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Experiential learning can be defined in two contrasting ways.

 

It can be seen as 'education that occurs as a direct participation in the events of life' (Houle 1980: 221).  This type of learning is achieved through reflection upon everyday experience and is the way that most of us do our learning.

 

Alternatively, experiential learning can be defined as the sort of learning undertaken by students who are given a chance to acquire and apply knowledge, skills and feelings in an immediate and relevant setting. This involves a 'direct encounter with the phenomena being studied rather than merely thinking about the encounter, or only considering the possibility of doing something about it.' (Borzak 1981: 9)

 

This latter kind of learning may need to be set up or facilitated by the tutor, trainer or institution – as it involves “training on the job” – or may involve the construction of appropriate simulations.

 

Much of the discussion around experiential learning stems from the work of David A. Kolb (1976; 1981; 1984) and his associate Roger Fry (Kolb and Fry 1975)  Kolb was interested in exploring the processes associated with making sense of concrete experiences - and the different styles of learning that may be involved.

 

Together with Roger Fry, Kolb created his famous model out of four elements: concrete experience, observation and reflection, the formation of abstract concepts and testing in new situations. He represented these in the famous experiential learning circle:

 

diagram: experiential learning circle

 

Kolb and Fry (1975) argue that the learning cycle can begin at any one of the four points - and that it should really be approached as a continuous spiral.  They further suggest that effective learning entails the possession of four different abilities (as indicated on each pole of their model):

 

concrete experience abilities,

reflective observation abilities,

abstract conceptualization abilities

active experimentation abilities.

 

Few of us can approach the 'ideal' in this respect and tend, they suggest, to develop a strength in, or orientation to, one of the poles of each dimension. As a result Kolb (1976) developed a learning style inventory which was designed to place people on a line between concrete experience and abstract conceptualization; and active experimentation and reflective observation. Using this Kolb and Fry proceeded to identify four basic learning styles.

 

Learning Style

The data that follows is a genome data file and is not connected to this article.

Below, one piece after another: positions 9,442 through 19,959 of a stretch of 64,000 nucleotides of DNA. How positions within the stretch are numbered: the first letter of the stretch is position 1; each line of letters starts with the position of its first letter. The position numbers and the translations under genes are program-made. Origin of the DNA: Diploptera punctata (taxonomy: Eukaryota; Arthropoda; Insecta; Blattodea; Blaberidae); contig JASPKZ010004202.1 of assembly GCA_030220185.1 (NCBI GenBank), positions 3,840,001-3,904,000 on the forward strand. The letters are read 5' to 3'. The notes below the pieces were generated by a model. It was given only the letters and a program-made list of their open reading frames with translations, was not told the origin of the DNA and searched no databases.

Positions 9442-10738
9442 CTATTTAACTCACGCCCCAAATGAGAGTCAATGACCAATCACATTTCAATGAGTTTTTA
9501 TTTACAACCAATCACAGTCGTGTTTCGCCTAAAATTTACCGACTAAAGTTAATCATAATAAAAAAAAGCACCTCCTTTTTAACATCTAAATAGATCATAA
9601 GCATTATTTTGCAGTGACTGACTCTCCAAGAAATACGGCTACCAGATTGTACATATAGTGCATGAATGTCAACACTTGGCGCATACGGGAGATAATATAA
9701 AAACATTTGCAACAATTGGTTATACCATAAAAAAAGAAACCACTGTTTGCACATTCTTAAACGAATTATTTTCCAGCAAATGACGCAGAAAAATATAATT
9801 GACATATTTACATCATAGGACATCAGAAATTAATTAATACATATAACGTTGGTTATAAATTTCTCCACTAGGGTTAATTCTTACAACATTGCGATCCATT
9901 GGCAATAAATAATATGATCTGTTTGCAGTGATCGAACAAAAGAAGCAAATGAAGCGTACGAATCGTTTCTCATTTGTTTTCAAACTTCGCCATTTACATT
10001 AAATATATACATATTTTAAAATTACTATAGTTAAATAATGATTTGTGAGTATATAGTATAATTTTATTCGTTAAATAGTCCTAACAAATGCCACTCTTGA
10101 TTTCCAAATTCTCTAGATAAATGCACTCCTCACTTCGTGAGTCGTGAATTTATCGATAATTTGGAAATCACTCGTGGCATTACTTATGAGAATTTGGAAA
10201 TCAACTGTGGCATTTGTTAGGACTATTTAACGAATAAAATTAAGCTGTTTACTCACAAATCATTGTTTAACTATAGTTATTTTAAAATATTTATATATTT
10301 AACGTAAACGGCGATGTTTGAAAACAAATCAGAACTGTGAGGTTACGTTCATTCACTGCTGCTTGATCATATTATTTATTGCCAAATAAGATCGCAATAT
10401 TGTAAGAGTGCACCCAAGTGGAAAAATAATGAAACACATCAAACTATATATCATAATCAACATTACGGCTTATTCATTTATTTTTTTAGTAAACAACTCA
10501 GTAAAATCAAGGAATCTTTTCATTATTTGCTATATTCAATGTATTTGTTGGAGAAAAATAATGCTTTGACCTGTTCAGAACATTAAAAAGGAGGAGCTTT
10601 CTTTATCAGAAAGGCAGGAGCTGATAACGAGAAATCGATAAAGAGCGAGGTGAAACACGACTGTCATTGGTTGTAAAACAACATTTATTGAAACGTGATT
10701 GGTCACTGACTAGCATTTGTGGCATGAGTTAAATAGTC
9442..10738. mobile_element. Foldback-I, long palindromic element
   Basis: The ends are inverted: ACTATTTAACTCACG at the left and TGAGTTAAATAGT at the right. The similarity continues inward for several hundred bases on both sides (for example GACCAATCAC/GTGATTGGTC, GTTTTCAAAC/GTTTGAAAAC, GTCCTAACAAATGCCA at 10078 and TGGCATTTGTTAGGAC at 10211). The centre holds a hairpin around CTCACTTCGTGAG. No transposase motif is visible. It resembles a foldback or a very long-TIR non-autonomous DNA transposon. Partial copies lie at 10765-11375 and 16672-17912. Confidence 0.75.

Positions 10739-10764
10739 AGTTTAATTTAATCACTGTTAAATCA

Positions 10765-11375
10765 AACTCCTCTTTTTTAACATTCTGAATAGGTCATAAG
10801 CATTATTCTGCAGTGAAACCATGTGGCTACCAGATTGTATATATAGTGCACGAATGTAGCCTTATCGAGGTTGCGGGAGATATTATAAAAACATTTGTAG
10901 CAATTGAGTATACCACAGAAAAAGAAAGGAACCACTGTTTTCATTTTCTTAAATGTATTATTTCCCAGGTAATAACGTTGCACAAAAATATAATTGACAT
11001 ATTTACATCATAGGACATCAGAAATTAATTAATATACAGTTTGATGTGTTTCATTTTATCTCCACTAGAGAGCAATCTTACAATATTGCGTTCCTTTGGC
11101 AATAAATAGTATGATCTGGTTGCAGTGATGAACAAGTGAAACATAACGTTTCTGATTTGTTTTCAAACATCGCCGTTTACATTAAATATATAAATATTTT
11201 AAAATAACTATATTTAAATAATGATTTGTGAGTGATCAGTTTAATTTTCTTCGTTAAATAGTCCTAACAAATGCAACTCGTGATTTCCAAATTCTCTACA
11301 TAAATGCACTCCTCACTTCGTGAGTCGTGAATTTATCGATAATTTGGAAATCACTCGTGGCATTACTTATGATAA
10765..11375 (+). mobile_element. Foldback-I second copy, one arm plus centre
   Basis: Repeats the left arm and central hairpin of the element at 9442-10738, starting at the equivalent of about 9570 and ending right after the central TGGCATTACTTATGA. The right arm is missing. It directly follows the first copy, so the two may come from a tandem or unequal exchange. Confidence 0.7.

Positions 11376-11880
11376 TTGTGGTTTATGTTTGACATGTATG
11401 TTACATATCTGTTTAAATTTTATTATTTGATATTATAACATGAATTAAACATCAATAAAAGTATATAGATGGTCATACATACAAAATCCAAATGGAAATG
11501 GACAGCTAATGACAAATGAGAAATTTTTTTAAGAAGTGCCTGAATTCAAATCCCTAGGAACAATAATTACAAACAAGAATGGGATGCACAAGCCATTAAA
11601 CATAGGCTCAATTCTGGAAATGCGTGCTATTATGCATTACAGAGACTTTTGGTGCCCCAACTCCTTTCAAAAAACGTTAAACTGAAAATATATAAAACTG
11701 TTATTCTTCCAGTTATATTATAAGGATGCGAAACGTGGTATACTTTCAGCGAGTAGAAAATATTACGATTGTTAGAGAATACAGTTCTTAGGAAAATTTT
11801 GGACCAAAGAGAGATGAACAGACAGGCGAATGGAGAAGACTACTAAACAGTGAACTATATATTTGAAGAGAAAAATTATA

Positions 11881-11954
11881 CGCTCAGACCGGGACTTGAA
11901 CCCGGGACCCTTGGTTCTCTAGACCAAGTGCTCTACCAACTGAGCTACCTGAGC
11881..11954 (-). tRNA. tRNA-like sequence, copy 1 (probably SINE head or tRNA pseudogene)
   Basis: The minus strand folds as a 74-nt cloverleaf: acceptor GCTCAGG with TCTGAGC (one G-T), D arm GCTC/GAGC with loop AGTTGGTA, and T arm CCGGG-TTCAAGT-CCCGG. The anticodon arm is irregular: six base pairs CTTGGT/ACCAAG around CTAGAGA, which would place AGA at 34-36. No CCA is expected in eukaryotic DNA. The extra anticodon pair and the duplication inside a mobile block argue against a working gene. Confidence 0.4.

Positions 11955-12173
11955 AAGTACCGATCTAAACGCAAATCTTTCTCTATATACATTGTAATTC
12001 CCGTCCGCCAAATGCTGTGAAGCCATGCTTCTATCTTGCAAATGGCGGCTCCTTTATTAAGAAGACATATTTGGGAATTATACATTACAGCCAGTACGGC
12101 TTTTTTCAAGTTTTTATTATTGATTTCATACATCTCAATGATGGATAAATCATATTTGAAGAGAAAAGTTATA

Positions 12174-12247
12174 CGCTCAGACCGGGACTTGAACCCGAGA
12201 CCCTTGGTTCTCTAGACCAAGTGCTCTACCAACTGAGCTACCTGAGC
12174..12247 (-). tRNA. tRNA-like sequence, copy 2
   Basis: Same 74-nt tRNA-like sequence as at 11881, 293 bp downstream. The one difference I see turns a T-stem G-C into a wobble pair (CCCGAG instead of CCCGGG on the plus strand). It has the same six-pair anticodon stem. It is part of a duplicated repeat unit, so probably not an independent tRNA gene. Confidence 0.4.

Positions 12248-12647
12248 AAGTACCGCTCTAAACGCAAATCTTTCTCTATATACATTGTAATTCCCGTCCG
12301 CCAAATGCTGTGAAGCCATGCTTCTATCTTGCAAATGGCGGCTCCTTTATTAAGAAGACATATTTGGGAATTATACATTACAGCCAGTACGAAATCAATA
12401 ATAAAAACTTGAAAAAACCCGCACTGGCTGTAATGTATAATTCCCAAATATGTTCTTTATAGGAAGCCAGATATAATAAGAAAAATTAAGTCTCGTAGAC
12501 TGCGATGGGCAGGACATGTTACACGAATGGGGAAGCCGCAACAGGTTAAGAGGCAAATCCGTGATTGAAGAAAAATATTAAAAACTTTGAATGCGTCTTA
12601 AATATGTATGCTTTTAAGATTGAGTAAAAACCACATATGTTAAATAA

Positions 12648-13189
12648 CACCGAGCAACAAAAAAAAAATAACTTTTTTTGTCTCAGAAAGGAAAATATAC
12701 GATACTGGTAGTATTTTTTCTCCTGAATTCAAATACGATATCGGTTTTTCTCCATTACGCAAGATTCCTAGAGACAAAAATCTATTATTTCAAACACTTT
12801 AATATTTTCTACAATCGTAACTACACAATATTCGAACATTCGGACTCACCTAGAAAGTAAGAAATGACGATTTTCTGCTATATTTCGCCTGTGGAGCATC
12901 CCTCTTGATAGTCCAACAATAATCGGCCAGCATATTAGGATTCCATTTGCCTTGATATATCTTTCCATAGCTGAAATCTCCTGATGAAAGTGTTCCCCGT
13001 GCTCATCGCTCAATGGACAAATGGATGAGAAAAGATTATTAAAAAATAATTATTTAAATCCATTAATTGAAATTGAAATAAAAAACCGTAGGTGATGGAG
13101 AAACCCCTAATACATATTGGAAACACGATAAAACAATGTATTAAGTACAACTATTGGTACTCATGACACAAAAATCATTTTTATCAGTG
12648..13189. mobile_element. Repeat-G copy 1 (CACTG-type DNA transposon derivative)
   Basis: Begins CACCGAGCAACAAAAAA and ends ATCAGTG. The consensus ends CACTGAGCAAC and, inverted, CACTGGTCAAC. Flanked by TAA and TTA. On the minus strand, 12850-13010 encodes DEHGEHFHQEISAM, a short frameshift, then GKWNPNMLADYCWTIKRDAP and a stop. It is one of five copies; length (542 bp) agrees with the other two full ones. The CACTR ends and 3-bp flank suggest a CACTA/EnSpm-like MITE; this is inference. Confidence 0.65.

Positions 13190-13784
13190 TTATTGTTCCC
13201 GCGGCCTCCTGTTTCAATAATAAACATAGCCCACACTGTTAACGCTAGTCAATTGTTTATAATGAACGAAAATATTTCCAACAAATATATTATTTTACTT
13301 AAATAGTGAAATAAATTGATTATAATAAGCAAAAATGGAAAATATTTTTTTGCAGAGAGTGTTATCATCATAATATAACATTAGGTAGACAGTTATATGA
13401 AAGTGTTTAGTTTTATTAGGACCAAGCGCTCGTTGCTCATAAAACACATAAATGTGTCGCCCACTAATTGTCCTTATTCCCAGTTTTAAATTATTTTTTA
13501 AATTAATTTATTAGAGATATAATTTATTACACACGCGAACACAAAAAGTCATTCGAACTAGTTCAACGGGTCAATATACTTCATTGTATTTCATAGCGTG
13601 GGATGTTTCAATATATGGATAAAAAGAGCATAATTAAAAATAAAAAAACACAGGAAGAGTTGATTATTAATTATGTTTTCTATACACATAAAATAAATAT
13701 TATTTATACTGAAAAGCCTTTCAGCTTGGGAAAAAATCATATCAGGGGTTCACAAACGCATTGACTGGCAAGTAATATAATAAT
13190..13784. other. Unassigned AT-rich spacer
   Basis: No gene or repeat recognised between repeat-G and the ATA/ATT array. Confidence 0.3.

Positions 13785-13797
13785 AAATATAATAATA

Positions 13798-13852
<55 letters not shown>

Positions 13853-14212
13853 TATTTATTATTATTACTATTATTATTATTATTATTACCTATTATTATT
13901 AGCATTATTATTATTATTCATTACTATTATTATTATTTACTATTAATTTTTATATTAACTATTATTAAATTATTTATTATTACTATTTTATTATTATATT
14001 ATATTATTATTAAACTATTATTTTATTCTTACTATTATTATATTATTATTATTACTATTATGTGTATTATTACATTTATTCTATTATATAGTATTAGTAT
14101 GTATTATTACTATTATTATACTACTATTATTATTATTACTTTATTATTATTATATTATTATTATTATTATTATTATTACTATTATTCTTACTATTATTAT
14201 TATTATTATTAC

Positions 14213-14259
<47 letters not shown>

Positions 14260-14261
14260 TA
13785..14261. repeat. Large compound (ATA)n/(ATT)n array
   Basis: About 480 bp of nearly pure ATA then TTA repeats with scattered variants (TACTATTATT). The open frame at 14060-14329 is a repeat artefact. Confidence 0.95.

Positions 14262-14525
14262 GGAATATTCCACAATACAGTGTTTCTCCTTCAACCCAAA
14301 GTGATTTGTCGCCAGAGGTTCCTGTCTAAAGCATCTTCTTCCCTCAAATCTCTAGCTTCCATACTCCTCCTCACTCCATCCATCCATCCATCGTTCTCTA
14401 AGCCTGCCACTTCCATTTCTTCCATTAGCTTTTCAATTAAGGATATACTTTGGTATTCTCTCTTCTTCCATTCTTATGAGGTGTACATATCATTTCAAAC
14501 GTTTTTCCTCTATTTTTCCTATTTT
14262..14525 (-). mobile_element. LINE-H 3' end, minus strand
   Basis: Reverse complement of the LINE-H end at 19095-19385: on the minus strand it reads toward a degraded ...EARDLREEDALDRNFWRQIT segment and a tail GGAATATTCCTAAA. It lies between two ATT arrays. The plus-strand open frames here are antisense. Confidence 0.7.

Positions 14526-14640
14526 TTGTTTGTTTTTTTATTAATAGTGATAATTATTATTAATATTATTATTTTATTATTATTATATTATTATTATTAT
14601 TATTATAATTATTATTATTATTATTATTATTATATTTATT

Learning Characteristic

 

Description

 

Converger

Abstract conceptualisation & active experimentation

Strong in practical application of ideas

Can focus on hypo-deductive reasoning on specific problems

Unemotional

Has narrow interests

Diverger

Concrete experience & reflective observation

Strong in imaginative ability

Good at generating ideas and seeing things from different Perspectives

Interested in people

Broad cultural interests

Assimilator

Abstract conceptualisation & reflective observation

Strong ability to create theoretical models

Excels in inductive reasoning

Concerned with abstract concepts rather than people

Accommodator

Concrete experience & active experimentation

Greatest strength is doing things

More of a risk taker

Performs well when required to react to immediate circumstances

Solves problems intuitively

 

 

In developing this model Kolb and Fry have helped to challenge those models of learning that seek to reduce potential to one dimension such as intelligence (Tennant 1997: 91).  They also recognize that there are strengths and weaknesses associated with each style (and that being 'locked into' one style can put a learner at a serious disadvantage).

 

Smith (2001) raises a number of key issues arising from the Kolb model:

  •        It pays insufficient attention to the process of reflection.

  •        The claims made for the four different learning styles are extravagant

  •        The model takes very little account of different cultural experiences/conditions

  •        The idea of stages or steps does not sit well with the reality of thinking.

  •        Empirical support for the model is weak

  •        The relationship of learning processes to knowledge is problematic.

Smith suggests that we need to treat Kolb’s ideas with caution but acknowledges, with Tennant (1997: 92) that 'the model provides an excellent framework for planning teaching and learning activities and it can be usefully employed as a guide for understanding learning difficulties, vocational counselling, academic advising and so on'. 

 

 

References:

 

Borzak, L. (ed.) (1981) Field Study. A source book for experiential learning, Beverley Hills: Sage Publications.

 

Houle, C. (1980) Continuing Learning in the Professions, San Francisco: Jossey-Bass.

 

Kolb, D. A. (1976) The Learning Style Inventory: Technical Manual, Boston, Ma.: McBer.

 

Kolb, D. A. (1981) 'Learning styles and disciplinary differences'. in A. W. Chickering (ed.) The Modern American College, San Francisco: Jossey-Bass.

 

Kolb, D. A. (1984) Experiential Learning, Englewood Cliffs, NJ.: Prentice Hall.

 

Kolb. D. A. and Fry, R. (1975) 'Toward an applied theory of experiential learning;, in C.

 

Cooper (ed.) Theories of Group Process, London: John Wiley.

 

Smith, M. K. (2001) 'David A. Kolb on experiential learning', The encyclopedia of informal education, http://www.infed.org/b-explrn.htm.

 

Tennant, M. (1997) Psychology and Adult Learning 2e, London: Routledge.

 

 
               

 

Experiential Learning

 

David A Kolb

 

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Workshops: Designing and Facilitating Experiential Learning

 

Jeff E Brooks & Susan R Stock

 

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Experiential Learning: A Best Practice Handbook for Educators and Trainers

 

Colin Beard & John P Wilson

 

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